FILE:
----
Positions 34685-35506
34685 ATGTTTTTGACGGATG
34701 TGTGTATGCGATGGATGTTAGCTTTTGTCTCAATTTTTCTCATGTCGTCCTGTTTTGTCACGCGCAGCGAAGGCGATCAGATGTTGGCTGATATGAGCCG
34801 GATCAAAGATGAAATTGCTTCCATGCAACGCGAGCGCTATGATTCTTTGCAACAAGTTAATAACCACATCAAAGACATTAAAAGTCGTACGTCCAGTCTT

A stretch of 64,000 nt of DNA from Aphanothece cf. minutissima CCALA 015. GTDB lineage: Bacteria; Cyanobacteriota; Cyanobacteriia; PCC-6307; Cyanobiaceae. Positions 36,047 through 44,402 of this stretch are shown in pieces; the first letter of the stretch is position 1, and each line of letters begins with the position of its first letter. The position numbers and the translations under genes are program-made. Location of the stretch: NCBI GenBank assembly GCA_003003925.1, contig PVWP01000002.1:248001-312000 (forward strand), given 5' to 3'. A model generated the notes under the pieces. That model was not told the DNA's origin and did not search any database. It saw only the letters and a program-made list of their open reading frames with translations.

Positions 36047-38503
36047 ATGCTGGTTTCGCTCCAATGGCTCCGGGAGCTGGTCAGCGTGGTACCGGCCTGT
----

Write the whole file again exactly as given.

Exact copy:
Positions 34685-35506
34685 ATGTTTTTGACGGATG
34701 TGTGTATGCGATGGATGTTAGCTTTTGTCTCAATTTTTCTCATGTCGTCCTGTTTTGTCACGCGCAGCGAAGGCGATCAGATGTTGGCTGATATGAGCCG
34801 GATCAAAGATGAAATTGCTTCCATGCAACGCGAGCGCTATGATTCTTTGCAACAAGTTAATAACCACATCAAAGACATTAAAAGTCGTACGTCCAGTCTT

A stretch of 64,000 nt of DNA from Aphanothece cf. minutissima CCALA 015. GTDB lineage: Bacteria; Cyanobacteriota; Cyanobacteriia; PCC-6307; Cyanobiaceae. Positions 36,047 through 44,402 of this stretch are shown in pieces; the first letter of the stretch is position 1, and each line of letters begins with the position of its first letter. The position numbers and the translations under genes are program-made. Location of the stretch: NCBI GenBank assembly GCA_003003925.1, contig PVWP01000002.1:248001-312000 (forward strand), given 5' to 3'. A model generated the notes under the pieces. That model was not told the DNA's origin and did not search any database. It saw only the letters and a program-made list of their open reading frames with translations.

Positions 36047-38503
36047 ATGCTGGTTTCGCTCCAATGGCTCCGGGAGCTGGTCAGCGTGGTACCGGCCTGT